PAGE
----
Today we have Dr. Samuel Tisherman, the current Director of the Center for Critical Care and Trauma Education here at the UMMC. Dr. Tisherman is a recent transplant from the University of Pittsburg where he was the Director of the Multidisciplinary Critical Care Training Program and program director for the Surgical Critical Care Fellowship. If all that wasn’t enough, in addition to his numerous teaching awards, he was also elected to the prestigious University of Pittsburgh School of Medicine Academy of Master Educators. So obviously with this phenomenal educational pedigree, Dr. Tisherman is the perfect individual to lead a discussion on the one topic we only get one shot to master: Emergency and Surgical Airways! Trust me, this talk WILL save someone’s life in the next week!!
Clinical Pearls (Special thanks to Raffy Trinidad, MD)
When to attempt a surgical airway?
- Emergency Situations
- Elective Situations
- Special Situations
Always remember: the inability to intubate the trachea is the only indication for creating a surgical airway!
- Best intubator – Anesthesia attending
- Surgical airway – Trauma attending
- Difficult Airway Equipment
- Needle cricothyroidotomy
- Have to have direct wall oxygen
- Pt selection: need a special kit, need a compliant pt
- Procedurally difficult: easy to pierce the back wall of trachea, can cause SQ emphysema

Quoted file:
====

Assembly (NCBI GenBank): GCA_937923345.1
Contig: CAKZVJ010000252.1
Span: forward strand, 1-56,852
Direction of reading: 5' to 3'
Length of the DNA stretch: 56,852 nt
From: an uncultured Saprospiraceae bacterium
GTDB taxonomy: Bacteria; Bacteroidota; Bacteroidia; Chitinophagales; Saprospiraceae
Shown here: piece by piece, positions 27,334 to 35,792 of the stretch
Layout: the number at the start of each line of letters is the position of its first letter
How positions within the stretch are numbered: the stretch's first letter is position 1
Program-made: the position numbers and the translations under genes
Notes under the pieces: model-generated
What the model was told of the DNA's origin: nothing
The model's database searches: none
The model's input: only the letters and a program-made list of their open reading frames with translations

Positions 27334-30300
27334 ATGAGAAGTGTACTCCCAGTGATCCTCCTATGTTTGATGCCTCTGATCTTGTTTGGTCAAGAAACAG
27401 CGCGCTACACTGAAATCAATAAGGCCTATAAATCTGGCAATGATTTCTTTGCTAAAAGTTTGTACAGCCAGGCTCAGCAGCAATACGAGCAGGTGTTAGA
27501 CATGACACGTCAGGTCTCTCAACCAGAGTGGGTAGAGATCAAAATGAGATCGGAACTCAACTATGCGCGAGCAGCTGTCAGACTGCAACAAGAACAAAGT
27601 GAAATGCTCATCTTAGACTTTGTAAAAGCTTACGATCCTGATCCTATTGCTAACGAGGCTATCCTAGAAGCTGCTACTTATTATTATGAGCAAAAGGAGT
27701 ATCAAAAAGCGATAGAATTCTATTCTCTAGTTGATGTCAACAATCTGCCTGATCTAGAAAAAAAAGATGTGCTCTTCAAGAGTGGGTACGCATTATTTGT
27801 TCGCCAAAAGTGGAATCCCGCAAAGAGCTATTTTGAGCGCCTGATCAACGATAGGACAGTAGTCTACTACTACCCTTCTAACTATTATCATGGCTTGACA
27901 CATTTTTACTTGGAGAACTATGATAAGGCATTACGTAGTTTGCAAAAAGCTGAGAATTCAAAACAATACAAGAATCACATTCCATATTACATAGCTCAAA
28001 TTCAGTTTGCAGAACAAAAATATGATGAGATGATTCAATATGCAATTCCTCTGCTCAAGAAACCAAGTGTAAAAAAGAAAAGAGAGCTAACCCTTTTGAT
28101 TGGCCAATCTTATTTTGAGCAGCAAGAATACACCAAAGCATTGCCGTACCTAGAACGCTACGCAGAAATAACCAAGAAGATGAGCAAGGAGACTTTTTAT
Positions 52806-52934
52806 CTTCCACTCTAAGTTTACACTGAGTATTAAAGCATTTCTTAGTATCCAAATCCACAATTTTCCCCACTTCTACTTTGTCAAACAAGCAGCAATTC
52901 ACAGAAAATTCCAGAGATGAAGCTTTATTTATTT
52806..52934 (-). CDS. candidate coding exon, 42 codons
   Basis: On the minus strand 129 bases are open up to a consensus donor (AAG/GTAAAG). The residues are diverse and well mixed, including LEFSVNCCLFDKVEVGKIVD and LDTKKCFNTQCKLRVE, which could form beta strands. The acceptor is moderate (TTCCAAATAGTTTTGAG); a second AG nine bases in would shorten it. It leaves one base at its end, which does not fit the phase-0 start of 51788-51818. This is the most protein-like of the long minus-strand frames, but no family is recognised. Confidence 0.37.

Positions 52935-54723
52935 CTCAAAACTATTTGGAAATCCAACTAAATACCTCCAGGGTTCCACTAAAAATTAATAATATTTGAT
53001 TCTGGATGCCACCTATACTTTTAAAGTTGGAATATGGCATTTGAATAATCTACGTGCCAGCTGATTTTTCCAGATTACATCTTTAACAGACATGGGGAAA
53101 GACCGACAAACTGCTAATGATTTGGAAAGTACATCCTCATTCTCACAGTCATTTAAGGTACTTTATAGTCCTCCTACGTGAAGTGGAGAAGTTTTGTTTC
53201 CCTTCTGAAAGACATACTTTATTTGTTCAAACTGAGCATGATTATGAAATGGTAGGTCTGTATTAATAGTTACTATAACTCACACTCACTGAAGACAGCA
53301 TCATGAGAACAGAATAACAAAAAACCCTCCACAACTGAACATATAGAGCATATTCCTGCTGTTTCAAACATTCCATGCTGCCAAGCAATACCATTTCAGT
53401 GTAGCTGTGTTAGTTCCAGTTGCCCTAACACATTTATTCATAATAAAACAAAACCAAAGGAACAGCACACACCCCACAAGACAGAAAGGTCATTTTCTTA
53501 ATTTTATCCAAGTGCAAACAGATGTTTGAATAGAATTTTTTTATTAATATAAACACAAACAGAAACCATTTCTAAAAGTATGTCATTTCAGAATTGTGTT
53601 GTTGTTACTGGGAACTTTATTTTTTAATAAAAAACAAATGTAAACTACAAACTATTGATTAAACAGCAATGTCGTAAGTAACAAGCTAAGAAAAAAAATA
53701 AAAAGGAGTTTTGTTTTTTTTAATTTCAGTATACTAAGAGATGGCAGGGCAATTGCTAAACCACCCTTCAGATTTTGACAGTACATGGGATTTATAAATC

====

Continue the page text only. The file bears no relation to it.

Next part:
- Catheter is kinked easily
- Difficult to use with increased secretions or with complete airway obstruction
- Difficult to remove CO2
- Surgical cricothyroidotomy
- Requires: hands, knife, tube!
- landmarks: thyroid cartilage, cricothyroid membrane
- Stand to right of pt (if right handed)–> grab thyroid and don’t let go–>vertical incision (avoid blood vessels)–> dilate with finger–> bougie–> ETT
- CI in pediatrics (narrowest part of airway, can cause stenosis)
- Pt selection: most pts are already apniec and stress level is high
- Anatomy: destructive maxillofacial/neck injuries, poor landmarks
- Requires: hands, knife, tube!
- Awake tracheostomy
- Must be: compliant and breathing spontaneously
Tracheostomy vs Cricothyroidotomy
- Cricothyoroidotomy is easier because:
- Cricothyroid membrane is more superficial, thus easier to target
- Has less bleeding
- Causes less recurrent laryngeal injury, pneumothorax, etc.
- Requires less instruments, assistance, and lighting
When to trach?
Percutaneous or Open?
- Open is more advantageous because
- Faster with less bleeding and smaller scars
- Far easier to learn and requires less assistance
- Requires fewer instruments and less lighting
- Less infection and/or tracheal erosion (theoretical)
- Would not use open on an obese patient
Pitfalls of any tracheostomy:
- Trachea-Innominate artery fistula
- Peak incidence 1st to 2nd week post-op (0.3% incidence)
- Juxtaposition of trachea and innominate artery –> pressure necrosis from tube
- Avoid neck hyperextension and accurately place the trach 2nd or 3rd ring
- Monitor cuff pressure<20mm Hg
- Avoid tight closure of skin incision
- Promptly treat all peristomal infections
- Use long flexible connecting tubing and avoid a stiff trach tube
- Emergency treatment:
- Overinflation of cuff OR remove trach–> intubate from above–> stick your finger in and hold pressure at the bleeding site (Utley maneuver)
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